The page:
This morning’s devotion comes from the Reverend Doctor Dave Johnson.

…And they said to him, “Grant us to sit, one at your right hand and one at your left, in your glory.” But Jesus said to them, “You do not know what you are asking. Are you able to drink the cup that I drink, or be baptized with the baptism that I am baptized with?” They replied, “We are able”… (Mark 10:35-45, ESV)

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A couple of years ago I read a book by John Maxwell called Failing Forward, which is about moving forward when things in our lives do not go as we planned, which eventually happens to all of us. My favorite chapter in this book is called “Get Over Yourself—Everyone Else Has,” which describes the dangers of being self-absorbed and self-centered—the dangers of what we call narcissism.

Extreme narcissism is known as “Narcissistic Personality Disorder.” Listen to how the Mayo Clinic describes this and see if it rings any bells:

Narcissistic Personality Disorder is a mental disorder in which people have an inflated sense of their own importance and a deep need for admiration. They believe that they’re superior to others and have little regard for other people’s feelings. But behind this mask of ultra-confidence lies a fragile self-esteem, vulnerable to the slightest criticism… Narcissistic personality disorder crosses the border of healthy confidence and self-esteem into thinking so highly of yourself that you put yourself on a pedestal.

Narcissism does a lot of damage. It shatters personal lives, torpedoes relationships and marriages, estranges parents and children, and wreaks havoc in church. Narcissism can take down companies, split great rock ‘n’ roll bands, and keep talented sports teams from winning. The narcissism of others has caused damage in my life, and my own narcissism has caused damage in others’ lives. I suspect it’s the same with you.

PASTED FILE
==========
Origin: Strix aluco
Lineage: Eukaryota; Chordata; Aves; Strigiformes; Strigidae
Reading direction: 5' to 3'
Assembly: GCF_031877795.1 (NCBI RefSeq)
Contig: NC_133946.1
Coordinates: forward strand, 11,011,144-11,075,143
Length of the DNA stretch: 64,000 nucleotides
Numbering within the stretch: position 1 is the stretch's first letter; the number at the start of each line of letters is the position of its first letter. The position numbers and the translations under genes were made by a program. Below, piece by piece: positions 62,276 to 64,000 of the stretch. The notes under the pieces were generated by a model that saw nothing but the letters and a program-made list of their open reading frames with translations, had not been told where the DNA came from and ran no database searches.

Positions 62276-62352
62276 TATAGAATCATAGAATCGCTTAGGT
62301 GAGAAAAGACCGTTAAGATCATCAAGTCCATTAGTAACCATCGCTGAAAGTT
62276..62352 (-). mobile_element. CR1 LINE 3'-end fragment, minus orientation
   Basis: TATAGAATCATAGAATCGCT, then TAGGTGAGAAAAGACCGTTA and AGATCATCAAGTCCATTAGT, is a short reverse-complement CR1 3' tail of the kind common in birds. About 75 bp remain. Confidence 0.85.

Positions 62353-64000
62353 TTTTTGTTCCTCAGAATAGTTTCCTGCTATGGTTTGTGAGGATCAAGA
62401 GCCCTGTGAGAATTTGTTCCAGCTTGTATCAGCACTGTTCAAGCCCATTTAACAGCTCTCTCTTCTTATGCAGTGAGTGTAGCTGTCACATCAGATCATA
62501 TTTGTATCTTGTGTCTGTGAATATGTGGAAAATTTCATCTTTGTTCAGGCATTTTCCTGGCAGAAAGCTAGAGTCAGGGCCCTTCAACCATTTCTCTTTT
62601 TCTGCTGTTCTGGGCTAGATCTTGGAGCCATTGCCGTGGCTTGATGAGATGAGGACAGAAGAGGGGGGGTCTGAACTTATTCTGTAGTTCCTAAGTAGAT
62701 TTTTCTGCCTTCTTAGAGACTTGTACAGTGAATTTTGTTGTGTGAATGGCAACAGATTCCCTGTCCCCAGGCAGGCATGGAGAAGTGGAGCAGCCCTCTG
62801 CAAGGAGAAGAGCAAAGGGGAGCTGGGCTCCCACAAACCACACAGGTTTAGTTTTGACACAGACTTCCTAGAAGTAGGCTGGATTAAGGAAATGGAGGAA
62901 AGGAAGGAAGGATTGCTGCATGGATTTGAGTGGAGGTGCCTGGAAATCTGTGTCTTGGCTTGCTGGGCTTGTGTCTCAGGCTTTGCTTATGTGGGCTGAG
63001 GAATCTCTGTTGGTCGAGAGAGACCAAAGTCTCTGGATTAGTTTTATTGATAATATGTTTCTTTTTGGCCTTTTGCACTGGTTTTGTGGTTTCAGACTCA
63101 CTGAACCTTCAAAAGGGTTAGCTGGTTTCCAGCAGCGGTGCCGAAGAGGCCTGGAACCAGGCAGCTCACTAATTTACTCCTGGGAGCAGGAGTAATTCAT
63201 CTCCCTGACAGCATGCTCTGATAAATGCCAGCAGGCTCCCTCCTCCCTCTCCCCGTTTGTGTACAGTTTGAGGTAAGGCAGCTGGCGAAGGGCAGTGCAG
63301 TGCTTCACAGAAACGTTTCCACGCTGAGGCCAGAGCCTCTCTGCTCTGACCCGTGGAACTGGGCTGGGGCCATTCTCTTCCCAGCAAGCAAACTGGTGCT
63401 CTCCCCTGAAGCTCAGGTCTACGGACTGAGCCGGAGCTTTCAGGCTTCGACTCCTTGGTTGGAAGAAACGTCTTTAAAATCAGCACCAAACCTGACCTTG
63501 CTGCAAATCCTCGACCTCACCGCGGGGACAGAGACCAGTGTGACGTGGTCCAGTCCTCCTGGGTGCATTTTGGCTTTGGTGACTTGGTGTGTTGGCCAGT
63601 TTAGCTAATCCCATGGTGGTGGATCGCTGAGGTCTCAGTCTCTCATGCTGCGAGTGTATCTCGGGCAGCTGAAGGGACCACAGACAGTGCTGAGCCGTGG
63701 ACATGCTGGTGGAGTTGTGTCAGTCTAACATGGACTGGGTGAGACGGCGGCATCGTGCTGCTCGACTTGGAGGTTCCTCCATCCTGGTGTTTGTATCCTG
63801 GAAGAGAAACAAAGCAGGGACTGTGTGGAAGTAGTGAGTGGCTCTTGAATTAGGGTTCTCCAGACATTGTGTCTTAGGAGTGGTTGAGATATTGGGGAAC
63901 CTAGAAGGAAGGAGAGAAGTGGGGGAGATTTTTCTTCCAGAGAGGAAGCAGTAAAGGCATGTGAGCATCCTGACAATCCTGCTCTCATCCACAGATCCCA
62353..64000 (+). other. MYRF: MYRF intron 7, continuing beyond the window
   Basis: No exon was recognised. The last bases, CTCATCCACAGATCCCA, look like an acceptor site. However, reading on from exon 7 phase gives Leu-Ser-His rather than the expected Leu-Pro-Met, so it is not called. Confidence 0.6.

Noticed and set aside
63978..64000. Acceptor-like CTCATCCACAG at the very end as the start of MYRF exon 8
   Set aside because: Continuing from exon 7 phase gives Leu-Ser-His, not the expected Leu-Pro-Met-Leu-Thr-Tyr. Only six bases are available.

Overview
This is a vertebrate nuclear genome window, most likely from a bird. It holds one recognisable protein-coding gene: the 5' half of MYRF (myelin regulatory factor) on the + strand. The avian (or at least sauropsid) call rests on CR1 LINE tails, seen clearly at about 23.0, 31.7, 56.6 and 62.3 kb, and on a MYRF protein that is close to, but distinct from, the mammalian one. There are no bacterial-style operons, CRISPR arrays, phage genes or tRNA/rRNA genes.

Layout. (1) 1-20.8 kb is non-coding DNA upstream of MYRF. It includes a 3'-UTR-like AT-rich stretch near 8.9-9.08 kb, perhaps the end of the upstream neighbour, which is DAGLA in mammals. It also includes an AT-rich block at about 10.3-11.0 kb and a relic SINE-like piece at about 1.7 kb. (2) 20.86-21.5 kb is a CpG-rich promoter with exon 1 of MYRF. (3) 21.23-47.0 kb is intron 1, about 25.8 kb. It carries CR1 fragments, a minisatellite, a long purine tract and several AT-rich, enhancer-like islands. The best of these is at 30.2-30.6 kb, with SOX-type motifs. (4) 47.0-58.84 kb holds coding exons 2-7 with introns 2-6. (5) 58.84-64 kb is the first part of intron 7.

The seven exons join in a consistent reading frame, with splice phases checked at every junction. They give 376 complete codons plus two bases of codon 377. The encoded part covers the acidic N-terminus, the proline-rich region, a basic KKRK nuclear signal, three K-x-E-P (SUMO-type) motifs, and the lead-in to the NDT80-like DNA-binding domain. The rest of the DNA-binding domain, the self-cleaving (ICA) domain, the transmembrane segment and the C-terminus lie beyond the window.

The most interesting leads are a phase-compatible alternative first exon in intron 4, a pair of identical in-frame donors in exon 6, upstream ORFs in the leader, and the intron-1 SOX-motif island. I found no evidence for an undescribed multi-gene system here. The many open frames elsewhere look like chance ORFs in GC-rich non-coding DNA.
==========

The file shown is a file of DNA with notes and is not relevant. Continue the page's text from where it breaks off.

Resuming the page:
James and John, after hearing again that Jesus will die, say, “Grant us to sit, one at your right hand and one at your left, in your glory.” Their response to Jesus’ prediction of his impending death and resurrection is a request for power, dripping with narcissism. Jesus responds by letting James and John know that they are clueless: “You do not know what you are asking.” Then he asks them a question: “Are you able to drink the cup that I drink, or be baptized with the baptism that I am baptized with?” In their hubris James and John reply, “We are able.”

Jesus then calls all the disciples together and cuts to the chase when it comes to narcissism: “Whoever wishes to become great among you must be a servant, and whoever wishes to be first among you must be slave of all.” In other words, the antidote to narcissism is death.

Dr. Karl Menninger, a famous psychiatrist, was once asked, “What would you advise a person to do if he felt a nervous breakdown coming on?” Menninger replied, “Find someone in need, and do something to help that person… generous people are rarely mentally ill people” (Failing Forward 102-103). The antidote to narcissism is death to self, yet can’t we even become prideful about how much we help others? While helping others and being generous can take the edge off, it does not address the root of our narcissism, original sin.

Thankfully, Jesus doesn’t stop there. After telling his disciples, “whoever wishes to be first among you must be slave of all,” Jesus points to the cross: “For the Son of Man came not to be served but to serve, and to give his life a ransom for many.”